A month later, with cases spiking in the Baltimore region and the northeast part of the state, Harford’s positivity rate soared to 10.16 percent — the worst in Maryland.
“April was a pretty tough month for us,” Glassman said.
Only 17 infections involved county employees, all of whom quarantined, along with 16 other government workers who had been exposed. Glassman said he was told the county employees who contracted the virus typically caught it through out-of-state travel or family gatherings, not on the job.
Now the test positivity rate is back down to 3.61 percent.
Forty-four percent of county residents have received at least one dose of a vaccine, compared with nearly 57 percent in Howard County, the most-vaccinated place in the state. County officials are hoping the recent opening of a mass vaccination site at Ripken Stadium in Aberdeen will increase those numbers for Harford. But they also recognize that there are many people in the county who are reluctant or may never get vaccinated.
Glassman waited to get vaccinated until county workers were also eligible got the shots. He thought it would be good for morale. When offices reopened, 50 percent of the county workforce had gotten vaccinated. The number has since bumped up to 60 percent, he said — possibly more because the county knows only about those who have been vaccinated through the county health department.
“Because of [health privacy laws] they can’t tell me who has not chosen to take it,” he said.
Steps toward normal
Members of the public are still mostly going online to conduct county business — paying utility bills, for example — so most government buildings are still fairly quiet.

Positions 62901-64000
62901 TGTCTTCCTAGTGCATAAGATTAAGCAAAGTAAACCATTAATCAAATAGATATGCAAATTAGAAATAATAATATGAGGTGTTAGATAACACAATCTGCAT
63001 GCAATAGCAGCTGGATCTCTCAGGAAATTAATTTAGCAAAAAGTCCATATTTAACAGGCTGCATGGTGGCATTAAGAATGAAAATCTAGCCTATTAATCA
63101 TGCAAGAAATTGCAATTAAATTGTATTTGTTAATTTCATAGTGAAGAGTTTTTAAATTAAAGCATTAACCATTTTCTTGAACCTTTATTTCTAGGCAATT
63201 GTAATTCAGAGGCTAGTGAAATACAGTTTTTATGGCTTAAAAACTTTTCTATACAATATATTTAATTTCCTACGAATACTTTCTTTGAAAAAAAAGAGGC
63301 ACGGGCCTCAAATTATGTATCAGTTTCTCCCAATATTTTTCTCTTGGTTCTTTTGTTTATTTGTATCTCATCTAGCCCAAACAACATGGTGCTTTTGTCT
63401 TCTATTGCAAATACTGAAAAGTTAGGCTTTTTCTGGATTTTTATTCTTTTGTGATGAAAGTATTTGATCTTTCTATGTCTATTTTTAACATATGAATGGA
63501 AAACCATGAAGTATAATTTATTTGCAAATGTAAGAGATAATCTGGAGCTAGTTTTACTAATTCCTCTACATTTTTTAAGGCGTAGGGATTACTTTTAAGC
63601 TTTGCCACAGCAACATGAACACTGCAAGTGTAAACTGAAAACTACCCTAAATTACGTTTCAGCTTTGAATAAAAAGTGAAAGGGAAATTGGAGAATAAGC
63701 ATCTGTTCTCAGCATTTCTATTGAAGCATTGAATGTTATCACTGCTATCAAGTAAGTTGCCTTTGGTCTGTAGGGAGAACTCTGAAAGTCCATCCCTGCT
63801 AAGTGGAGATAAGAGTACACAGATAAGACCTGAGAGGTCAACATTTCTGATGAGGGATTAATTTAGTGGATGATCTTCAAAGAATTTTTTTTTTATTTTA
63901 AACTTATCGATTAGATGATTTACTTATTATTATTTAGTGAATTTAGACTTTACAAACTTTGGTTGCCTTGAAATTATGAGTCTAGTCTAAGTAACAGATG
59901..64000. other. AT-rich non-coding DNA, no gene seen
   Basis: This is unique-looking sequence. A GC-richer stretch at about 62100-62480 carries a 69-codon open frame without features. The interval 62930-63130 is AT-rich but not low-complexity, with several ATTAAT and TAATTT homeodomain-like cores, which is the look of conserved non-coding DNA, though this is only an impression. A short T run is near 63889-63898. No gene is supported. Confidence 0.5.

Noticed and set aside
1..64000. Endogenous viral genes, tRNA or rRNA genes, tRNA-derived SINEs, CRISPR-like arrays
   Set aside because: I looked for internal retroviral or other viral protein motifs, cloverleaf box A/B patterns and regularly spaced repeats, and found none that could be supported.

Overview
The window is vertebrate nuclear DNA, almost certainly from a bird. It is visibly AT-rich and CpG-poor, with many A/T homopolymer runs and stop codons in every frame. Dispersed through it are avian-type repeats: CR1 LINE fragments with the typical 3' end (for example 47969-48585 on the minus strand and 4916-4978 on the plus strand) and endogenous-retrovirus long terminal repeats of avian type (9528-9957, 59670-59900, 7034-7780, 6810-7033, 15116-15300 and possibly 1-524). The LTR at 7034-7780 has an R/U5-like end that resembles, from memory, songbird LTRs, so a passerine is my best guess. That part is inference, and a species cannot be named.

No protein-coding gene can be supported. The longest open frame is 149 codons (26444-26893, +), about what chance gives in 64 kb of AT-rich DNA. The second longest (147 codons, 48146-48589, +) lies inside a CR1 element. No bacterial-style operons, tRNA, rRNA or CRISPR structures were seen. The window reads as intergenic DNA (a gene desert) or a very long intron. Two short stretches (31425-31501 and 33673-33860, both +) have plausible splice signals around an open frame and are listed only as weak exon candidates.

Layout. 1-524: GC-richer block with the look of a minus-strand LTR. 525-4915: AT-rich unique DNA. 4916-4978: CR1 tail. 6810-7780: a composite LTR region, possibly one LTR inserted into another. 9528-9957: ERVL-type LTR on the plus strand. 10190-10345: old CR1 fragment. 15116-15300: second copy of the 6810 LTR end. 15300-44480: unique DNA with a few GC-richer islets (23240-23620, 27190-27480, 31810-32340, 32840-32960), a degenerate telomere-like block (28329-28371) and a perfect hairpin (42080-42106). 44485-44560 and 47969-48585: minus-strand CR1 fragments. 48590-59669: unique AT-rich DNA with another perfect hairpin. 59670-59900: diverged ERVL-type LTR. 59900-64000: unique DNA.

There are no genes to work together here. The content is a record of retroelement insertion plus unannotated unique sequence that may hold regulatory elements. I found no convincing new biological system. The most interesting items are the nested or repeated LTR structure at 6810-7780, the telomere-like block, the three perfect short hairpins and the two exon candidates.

One place where that is beginning to change is the county senior centers.
On the first day they opened, gray-haired men and women arrived in T-shirts and athletic shorts. A “Welcome Back You Were Missed” sign greeted them at the entrance. Volunteers and staff sat behind a plastic barrier. Along the wall was a new sign-in kiosk, a contact-tracing tool to identify where and how long seniors were in the building.
Four seniors played pickleball, a combination of tennis and badminton, on one indoor court, while another group of sweaty men played basketball.
Karen Winkowski, the administrator of the county’s Office on Aging, said she couldn’t help but notice that more men were back at the center than women.
“I think their wives were pushing them out the door,” she chuckled.
Jay Dibley, 76, said meeting his friends at the senior center was his only outlet aside from his golf buddies, whom he met occasionally on a course in neighboring Pennsylvania.
The course closed when cases spiked this fall, but Dibley said the owners allowed the men inside the clubhouse to play poker.
“I don’t want to say which club. I don’t want to get them in trouble,” he quickly added.
Now that he is inoculated and more of his friends have gotten vaccinated, he said he feels comfortable being out even more. He doesn’t understand those who have decided not to get vaccinated and almost wishes it was mandated.
“You get the flu shot every year,” he said shaking his head. “You’d think common sense would make you want to get it.”
Back in the county government building, Joel Gallihue, the chief of long range planning in the Department of Planning and Zoning, keeps a can of Lysol on the top shelf of a metal bookcase in his office.
His wife bought it for him when he returned to the office.
He is vaccinated, he said, but sprays it whenever he goes into a conference room for a meeting.
Though he wasn’t among those eager to return to in-person work, Gallihue said he has “felt better” since getting back — something he attributes to a basic need to be around other people.
“I hadn’t really realized how much the human interaction is important, so I was glad for it,” Gallihue said. “But I still feel as we reopen, we all have to be very careful.”